Major institutions like the Royal Shakespeare Company (RSC) and the Globe have also made public commitments to casting disabled and D/deaf actors. In January, Cost of Living, Martyna Majok’s Pulitzer-prize winning play, featuring characters with quadriplegia and cerebral palsy, cast disabled actors in the relevant roles. Then in the summer, Jellyfish, staring Sarah Gordy, who has Down’s syndrome, in the lead role, was seen at the National Theatre, after transferring from west London’s Bush Theatre.
And there are more high-profile disability-inclusive productions incoming. Midnight Movie, Eve Leigh’s play exploring chronic pain, opens at the Royal Court this week. Starring deaf actress Nadia Nadarajah, every performance has British Sign Language, captioning and audio description woven in. And, in a genuinely pioneering move, Leigh has even developed a digital version for people unable to physically attend – they can sign up to receive storytelling emails and digital content instead.
A twist on a Shakespeare classic
Meanwhile, Madeley is starring in Teenage Dick at the Donmar Warehouse. Previously seen in New York, Mike Lew’s play gives Richard III the US high-school treatment, with the villainous Plantagenet king transformed into a nefarious student with designs on becoming class president, while also placing the disabled experience front and centre. After all, Richard III is arguably the most famous disabled character in the canon.
Asian-American playwright Lew was commissioned to write the play by disabled actor Gregg Mozgala, who starred in Cost of Living on Broadway – and who set up theatre company The Apothetae to stage work which illuminates the disabled experience. Mozgala, who has cerebral palsy, played Richard – a role now being taken in London by hemiplegic Australian actor Daniel Monks. Madeley, meanwhile, plays Buck, the gender-swapped role of Buckingham.
The play “takes apart Richard III through the lens of disability politics today” Lew explains, adding that the disabled experience is still such an “under-served area of inquiry”. As an able-bodied writer, his ultimate aim is to make himself obsolete however: “Hopefully I’m opening more space for disabled playwrights to reflect their own experience, and then I step out of the way.”
The show was written in close collaboration with disabled actors, which was crucial. “I think that anybody’s allowed to write about anything, but the scrutiny of the represented community should be placed on it, and you have to answer to it,” Lew says.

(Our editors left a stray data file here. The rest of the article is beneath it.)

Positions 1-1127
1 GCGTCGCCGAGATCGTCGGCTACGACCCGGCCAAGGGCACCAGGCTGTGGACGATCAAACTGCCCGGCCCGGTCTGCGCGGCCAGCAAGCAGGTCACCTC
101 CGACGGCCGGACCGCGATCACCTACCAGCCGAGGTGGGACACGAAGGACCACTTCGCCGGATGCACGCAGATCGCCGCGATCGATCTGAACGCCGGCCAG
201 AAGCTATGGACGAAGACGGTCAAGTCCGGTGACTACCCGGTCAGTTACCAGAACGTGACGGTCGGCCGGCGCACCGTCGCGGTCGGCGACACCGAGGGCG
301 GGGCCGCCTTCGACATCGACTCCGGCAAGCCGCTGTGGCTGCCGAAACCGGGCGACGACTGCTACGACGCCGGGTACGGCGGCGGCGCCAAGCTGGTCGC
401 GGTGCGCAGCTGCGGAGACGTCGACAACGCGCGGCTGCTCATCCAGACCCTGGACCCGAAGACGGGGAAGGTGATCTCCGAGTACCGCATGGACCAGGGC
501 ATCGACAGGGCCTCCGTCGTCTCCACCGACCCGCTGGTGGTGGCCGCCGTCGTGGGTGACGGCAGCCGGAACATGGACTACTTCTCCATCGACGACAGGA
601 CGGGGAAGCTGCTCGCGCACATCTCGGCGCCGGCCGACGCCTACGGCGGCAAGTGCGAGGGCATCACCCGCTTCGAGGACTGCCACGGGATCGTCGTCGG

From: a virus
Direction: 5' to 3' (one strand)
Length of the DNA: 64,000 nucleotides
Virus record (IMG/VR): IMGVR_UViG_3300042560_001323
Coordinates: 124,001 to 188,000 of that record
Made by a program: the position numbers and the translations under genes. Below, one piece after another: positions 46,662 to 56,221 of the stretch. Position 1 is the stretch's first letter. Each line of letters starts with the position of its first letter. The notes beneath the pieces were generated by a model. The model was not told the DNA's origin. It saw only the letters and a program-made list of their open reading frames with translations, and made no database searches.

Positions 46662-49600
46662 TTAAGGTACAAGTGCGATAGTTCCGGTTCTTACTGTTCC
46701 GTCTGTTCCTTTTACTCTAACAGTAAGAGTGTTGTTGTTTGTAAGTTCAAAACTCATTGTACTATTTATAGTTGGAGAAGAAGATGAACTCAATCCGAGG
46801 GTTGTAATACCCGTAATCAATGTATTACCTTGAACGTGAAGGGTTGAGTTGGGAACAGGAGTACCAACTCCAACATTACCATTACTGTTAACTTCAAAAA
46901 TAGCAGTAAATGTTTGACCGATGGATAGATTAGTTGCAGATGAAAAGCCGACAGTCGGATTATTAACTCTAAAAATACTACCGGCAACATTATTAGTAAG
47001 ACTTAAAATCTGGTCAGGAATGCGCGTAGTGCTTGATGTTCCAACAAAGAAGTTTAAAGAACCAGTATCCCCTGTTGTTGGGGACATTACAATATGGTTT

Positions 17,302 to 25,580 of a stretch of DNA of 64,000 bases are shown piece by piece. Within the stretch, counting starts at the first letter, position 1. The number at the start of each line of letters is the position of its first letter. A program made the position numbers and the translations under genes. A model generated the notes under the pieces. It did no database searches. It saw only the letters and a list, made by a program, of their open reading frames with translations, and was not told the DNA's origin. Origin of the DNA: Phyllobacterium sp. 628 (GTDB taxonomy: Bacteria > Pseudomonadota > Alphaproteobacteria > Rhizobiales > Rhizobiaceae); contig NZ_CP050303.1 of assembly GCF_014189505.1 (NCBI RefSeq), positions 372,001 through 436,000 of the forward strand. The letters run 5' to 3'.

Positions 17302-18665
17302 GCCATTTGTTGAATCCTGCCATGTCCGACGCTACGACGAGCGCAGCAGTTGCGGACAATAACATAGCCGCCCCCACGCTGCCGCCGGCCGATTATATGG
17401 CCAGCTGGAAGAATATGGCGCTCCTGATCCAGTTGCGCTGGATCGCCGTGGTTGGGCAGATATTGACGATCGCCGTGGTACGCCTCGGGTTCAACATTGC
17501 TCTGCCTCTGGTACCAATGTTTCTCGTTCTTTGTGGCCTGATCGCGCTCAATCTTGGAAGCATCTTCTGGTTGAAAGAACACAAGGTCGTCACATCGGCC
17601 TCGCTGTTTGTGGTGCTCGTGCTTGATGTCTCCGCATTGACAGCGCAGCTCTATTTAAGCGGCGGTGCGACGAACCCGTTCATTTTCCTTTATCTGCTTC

It is strikingly (depressingly) rare to have two disabled characters interact in a story where their disabilities don’t account for why they know each other: Richard and Buck just happen to go to the same high school. Which was one of the things about the show that appealed to both Monks and Madeley, who I meet during rehearsals. “I’ve never seen it, and I know I’ve never played it,” says Madeley.
And the characters’ reactions to their disabilities, and the way society treats them, is completely distinct. “To have two disabled characters who see the world very differently and respond to the same pressures in a very different way gives you a lot of latitude to really get specific about Richard’s point of view. It offers a lot of important context,” explains Lew.
“Being part of a minority that is not often represented, somehow your character has to be an ambassador for your minority – which often leads to bland characters and bland storytelling,” points out Monks, who was bored of getting offered just very sweet, pure parts – which Richard certainly isn’t. “By having dual narratives, and dual experiences of disability that are so starkly contrasted, it takes the burden off of having to represent the disability community.”
Monks, who was nominated for an Australian Academy Award for his performance in his 2017 film Pulse, which he also wrote, produced and edited – as well as being an acclaimed theatre actor – has long considered Richard III his dream part. And that’s partly because he believes it should be played by an actor with a disability – because disability is key to understanding the character’s psychology.